Last October, I set her up with her own Twitter account. I thought it might be a fun way for her to feel involved in my life. People thought it was me behind the account, particularly when she almost admitted to an affair with Jimmy Savile (later calling him an “ugly bastard” and demanding that I apologise), but no. It was all her. She loved it, especially meeting the friends she’d heard so much about and being able to natter with them about clothes and her favourite television shows.
Around the same time, she began to explore the internet properly, looking up the websites of her favourite galleries and museums all over Europe. She adored this easy access to libraries and exhibitions, which fed her love of beautiful things and reminded her of her travels in earlier, healthier years, when she was a social butterfly on a grand scale.
That was the great theme of her life: an insatiable curiosity about other people. She was fascinated, among other things, by what drove murderers to kill, reading hundreds of books on the subject with grim titles like What Makes A Serial Killer Tick and Touched By the Devil: Inside the Mind of the Australian Psychopath. Equally, she loved holding forth on what possessed people to participate in reality television (one of her secret pleasures). That’s why she loved being surrounded by friends: it was a constant stream of new material for her.
She effortlessly drew people to her because everyone wanted to hear her stories, listen to her opinions and, perhaps, be rewarded with a compliment for their manners or their dress sense. She’d say things like, “Nice to see his wife has fixed that awful hair,” and somehow manage not only to further ingratiate herself with the woman concerned but to become an object of admiration for the husband. Though she never married (“I didn’t date below a Major, and finding people in the upper ranks wasn’t easy”), she was deeply and profoundly loved by a long line of friends who lived and died by her observations and aperçus.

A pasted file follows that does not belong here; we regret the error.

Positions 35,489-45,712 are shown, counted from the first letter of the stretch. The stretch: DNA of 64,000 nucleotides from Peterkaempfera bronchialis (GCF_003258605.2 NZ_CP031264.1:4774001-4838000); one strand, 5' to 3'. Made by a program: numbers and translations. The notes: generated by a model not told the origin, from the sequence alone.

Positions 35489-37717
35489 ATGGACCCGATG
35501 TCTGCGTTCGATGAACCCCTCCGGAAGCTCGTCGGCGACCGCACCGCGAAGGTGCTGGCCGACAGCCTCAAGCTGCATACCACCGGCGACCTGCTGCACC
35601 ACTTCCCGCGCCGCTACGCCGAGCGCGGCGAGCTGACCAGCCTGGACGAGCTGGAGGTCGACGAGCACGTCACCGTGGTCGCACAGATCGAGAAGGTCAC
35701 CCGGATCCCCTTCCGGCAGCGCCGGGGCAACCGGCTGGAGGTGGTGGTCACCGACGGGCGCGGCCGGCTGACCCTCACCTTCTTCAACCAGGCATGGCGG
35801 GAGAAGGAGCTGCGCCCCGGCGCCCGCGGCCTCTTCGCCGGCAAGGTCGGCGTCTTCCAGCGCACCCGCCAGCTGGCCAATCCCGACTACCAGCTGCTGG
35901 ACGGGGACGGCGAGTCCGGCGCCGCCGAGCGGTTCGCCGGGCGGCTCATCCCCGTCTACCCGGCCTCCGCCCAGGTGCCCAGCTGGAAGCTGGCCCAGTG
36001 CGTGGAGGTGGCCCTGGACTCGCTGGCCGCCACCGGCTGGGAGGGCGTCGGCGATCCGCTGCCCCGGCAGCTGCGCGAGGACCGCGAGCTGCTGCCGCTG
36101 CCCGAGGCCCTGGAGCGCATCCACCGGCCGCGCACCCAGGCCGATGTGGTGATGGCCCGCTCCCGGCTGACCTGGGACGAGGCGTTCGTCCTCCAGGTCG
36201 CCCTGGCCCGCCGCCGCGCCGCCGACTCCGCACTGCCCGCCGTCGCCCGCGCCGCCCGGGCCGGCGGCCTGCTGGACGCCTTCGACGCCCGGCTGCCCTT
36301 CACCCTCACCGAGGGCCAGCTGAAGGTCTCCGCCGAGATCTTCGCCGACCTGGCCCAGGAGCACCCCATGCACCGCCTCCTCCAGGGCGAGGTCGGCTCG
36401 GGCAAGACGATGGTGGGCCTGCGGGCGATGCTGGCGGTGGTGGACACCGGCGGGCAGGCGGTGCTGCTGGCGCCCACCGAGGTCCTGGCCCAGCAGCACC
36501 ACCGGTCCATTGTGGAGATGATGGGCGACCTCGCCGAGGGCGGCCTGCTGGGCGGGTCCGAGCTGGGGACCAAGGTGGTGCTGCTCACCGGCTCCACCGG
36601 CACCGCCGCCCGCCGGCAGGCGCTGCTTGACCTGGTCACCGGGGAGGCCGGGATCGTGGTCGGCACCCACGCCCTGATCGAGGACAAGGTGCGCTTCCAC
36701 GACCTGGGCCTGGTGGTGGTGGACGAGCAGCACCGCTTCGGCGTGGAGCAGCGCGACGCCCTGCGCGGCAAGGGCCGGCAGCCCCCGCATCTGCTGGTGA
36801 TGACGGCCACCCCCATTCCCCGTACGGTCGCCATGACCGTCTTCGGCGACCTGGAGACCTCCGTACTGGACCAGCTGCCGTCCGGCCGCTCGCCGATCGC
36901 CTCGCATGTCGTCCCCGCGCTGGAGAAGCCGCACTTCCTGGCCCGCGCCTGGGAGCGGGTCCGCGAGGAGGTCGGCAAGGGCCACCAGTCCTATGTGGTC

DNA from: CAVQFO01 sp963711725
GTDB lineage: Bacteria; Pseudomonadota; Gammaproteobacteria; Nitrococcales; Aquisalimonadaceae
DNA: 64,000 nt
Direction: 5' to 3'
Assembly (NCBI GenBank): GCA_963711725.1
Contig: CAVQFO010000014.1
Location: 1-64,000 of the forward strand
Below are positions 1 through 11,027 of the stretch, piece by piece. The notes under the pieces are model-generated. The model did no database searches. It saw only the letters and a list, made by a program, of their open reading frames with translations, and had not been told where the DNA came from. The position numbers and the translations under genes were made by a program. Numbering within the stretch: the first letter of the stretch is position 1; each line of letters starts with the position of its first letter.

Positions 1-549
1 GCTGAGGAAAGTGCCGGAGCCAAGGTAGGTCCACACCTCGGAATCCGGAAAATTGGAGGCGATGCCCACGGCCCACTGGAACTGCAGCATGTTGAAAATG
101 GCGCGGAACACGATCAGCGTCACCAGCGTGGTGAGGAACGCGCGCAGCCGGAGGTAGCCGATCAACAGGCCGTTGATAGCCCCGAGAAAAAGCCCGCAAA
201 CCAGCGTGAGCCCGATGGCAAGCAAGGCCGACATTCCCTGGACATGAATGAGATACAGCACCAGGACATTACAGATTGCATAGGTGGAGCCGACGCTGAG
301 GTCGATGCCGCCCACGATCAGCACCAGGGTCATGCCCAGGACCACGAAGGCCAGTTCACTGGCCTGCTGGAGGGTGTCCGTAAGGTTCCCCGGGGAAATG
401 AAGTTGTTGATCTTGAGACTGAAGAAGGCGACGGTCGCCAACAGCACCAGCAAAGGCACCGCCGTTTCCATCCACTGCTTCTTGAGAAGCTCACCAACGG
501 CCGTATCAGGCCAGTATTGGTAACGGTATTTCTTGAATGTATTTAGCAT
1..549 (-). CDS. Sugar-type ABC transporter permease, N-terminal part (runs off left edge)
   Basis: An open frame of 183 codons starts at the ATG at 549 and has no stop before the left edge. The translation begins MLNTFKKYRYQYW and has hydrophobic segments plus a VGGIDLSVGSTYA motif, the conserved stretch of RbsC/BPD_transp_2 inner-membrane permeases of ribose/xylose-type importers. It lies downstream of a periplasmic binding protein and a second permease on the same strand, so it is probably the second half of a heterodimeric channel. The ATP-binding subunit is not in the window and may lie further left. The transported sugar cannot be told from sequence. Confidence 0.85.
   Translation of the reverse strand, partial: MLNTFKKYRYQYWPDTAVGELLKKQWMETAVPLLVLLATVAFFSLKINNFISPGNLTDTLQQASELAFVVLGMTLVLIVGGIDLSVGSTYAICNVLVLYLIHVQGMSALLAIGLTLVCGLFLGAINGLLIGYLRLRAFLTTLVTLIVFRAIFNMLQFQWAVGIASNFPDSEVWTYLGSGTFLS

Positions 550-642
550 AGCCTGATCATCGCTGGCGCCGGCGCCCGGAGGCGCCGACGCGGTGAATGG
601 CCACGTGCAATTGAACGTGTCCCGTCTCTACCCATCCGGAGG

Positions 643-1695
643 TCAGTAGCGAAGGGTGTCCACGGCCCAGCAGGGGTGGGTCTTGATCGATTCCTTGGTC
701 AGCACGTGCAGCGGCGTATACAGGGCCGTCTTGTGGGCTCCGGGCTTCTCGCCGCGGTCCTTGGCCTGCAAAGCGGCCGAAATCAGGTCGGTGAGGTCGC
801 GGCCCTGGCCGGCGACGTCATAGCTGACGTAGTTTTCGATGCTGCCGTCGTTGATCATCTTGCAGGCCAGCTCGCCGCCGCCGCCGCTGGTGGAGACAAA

Above all else, Nana enjoyed keeping an eye on things. Not just because she enjoyed a good snoop – though she certainly did – but because she was a woman for whom duty and care were the pre-eminent virtues. Without her, I would not have developed much of a sense of right and wrong. “You can be a catty little queen at times,” she’d say. “But your heart’s in the right place.” If she was right, it was thanks to her own instinctive sense of morality and her uncanny ability to suss people out.
She was by far the first person to twig that I was gay. My mother was awful about it, my father was surprisingly understanding, but Nana showed just the right amount of acceptance and concern. “It’s not a happy life,” she would say. “But if you stay safe and away from drugs, you’ll be alright.” Dad and I always laughed at that. “Just look at your bloody cupboards,” he’d say. “You’re the biggest junkie I know!” She’d allow herself a smirk at this, now and again, in between puffs of the Nebuliser.
They put her on morphine towards the end. She’d have liked that, I think. She always said it gave her lovely dreams.
Wednesday, 1 February 2012
I’m delighted to announce two new roles I have this week agreed to take on in addition to my editorship of The Kernel.
Firstly, I am now The Catholic Herald’s Chief Feature Writer, focusing my efforts on a monthly interview slot for the paper. I’m looking forward to developing my interview technique and landing some big names, as well as writing more regularly for the paper.
I’ve helped the Herald out in the past with some digital work and written for it on-and-off for some years. It’s a wonderful paper with some brilliant people on its staff. I’m thrilled to have the chance to work with them more often.
Secondly, Adam Baker, founder of citizen journalism news service Blottr, for whom I have been a columnist for a while, has extended an invitation to join the company as an advisor. I’ll be helping the editorial team develop their content strategy over the next few years. I will also continue to write my Thursday column for the site.
Don’t worry, I won’t be losing my focus on The Kernel. But I’m really happy to have some fun projects running alongside it.
Sunday, 20 November 2011
Sometimes it helps to make a list of your friends and close contacts and rank them. I’ve been doing this for years. It really helps you prioritise. If you do it in a spreadsheet, you can colour-code them by friendship circle, which makes it easy to sort your friends for party invitations. I don’t know about you, but my personal friends and professional contacts are extremely similar lists. I guess that’s the case for most people these days. I actually use a database to manage this list now, so I can perform more complex sorting operations. You may like to consider that if you have lots of friends in overlapping circles. I can also categorise them by age, gender, sexuality, geography and income, which is also helpful for planning tables at dinner parties.